New Delhi: The Supreme Court Wednesday held consensual sex between adults of the same gender an offence, leaving the lesbian, gay, bisexual and transgender (LGBT) community dejected.
Setting aside the Delhi High Court verdict of 2009, the apex court bench of Justice G.S. Singhvi and Justice S.J. Mukhopadhayay said there was no constitutional room for change in Section 377 of the Indian Penal Code.
Section 377 of the IPC holds that same-gender sexual relationship is against the order of the nature and is an offence. The apex couyrt by its ruling Wednesday upheld the constitutional validity of the section.
The Delhi High Court by its verdict, which the apex court has now set aside, had decriminalised the sexual relationship between consenting adults of the same gender under Section 377.
Law Minister Kapil Sibal told reporters outside parliament: “It is the prerogative of the Supreme Court to judge the constitutionality and validity of the law. The opinion of the Supreme Court must be respected by the government. They have exercised their prerogative, we shall exercise ours.”
Gay activist Ashok Row Kavi said that with this verdict, “we are back to square one”.
“But we will fight for our rights. It is essential to note that this has nothing to do with morality and religion.”
“We are just asking for inclusive rights in the society. This is just a type of orientation a lot of people are involved in…,” he added.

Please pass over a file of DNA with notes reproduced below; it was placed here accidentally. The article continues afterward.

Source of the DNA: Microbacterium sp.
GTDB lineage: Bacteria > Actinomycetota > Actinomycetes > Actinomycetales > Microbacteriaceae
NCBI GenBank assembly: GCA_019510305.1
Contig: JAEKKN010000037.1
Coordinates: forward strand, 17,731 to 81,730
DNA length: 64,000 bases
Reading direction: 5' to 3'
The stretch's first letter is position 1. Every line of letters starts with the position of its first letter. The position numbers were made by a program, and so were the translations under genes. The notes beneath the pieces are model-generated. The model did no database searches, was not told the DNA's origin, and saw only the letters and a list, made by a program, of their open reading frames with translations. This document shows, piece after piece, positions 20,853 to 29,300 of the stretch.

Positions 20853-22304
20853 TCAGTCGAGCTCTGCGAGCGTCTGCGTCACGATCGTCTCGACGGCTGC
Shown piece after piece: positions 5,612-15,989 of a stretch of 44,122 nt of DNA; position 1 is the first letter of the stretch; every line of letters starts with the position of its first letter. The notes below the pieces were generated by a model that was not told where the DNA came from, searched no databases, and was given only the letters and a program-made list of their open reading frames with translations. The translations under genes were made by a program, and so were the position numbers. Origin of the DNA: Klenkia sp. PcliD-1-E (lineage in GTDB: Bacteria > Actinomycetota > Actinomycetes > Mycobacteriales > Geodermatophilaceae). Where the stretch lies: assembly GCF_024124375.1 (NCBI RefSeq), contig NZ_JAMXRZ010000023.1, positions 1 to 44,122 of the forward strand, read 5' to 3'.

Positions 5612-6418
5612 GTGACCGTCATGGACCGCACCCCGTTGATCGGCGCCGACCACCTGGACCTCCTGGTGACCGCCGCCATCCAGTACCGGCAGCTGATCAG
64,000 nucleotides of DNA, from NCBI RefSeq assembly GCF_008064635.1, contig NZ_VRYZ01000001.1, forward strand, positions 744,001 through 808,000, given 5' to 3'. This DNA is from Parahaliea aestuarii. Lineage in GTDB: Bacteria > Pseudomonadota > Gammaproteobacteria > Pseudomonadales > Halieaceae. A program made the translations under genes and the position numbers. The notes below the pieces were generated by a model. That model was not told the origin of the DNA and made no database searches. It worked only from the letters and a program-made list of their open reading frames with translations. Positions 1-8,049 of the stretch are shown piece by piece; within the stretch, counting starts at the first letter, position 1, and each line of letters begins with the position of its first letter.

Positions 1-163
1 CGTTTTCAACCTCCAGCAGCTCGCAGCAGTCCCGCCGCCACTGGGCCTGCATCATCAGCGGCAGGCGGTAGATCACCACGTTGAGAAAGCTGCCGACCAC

Restoring back Section 377 under the statute book, the Supreme Court, referring to the Attorney General, said that the government could, if it so desired, amend the law.
The apex court verdict upholding Section 377 came 21 months after it had reserved its verdict in March 2012.
Activist Sohini Ghosh described the judgment as “not just a betrayal to the LGBT community, but a betrayal to the values that are enshrined in the constitution”.
“The only thing that I want to say is that fight will go on, and we will fight till the bitter end,” she said.
Pallav Patankar from the Humsafar Trust feels that the verdict is a big blow to the community.
“The Supreme Court has put the decision back to parliament, and the reason it went to the SC was because parliament refused to discuss issues related to alternate sexuality. There is a need to address the issue…,” he said.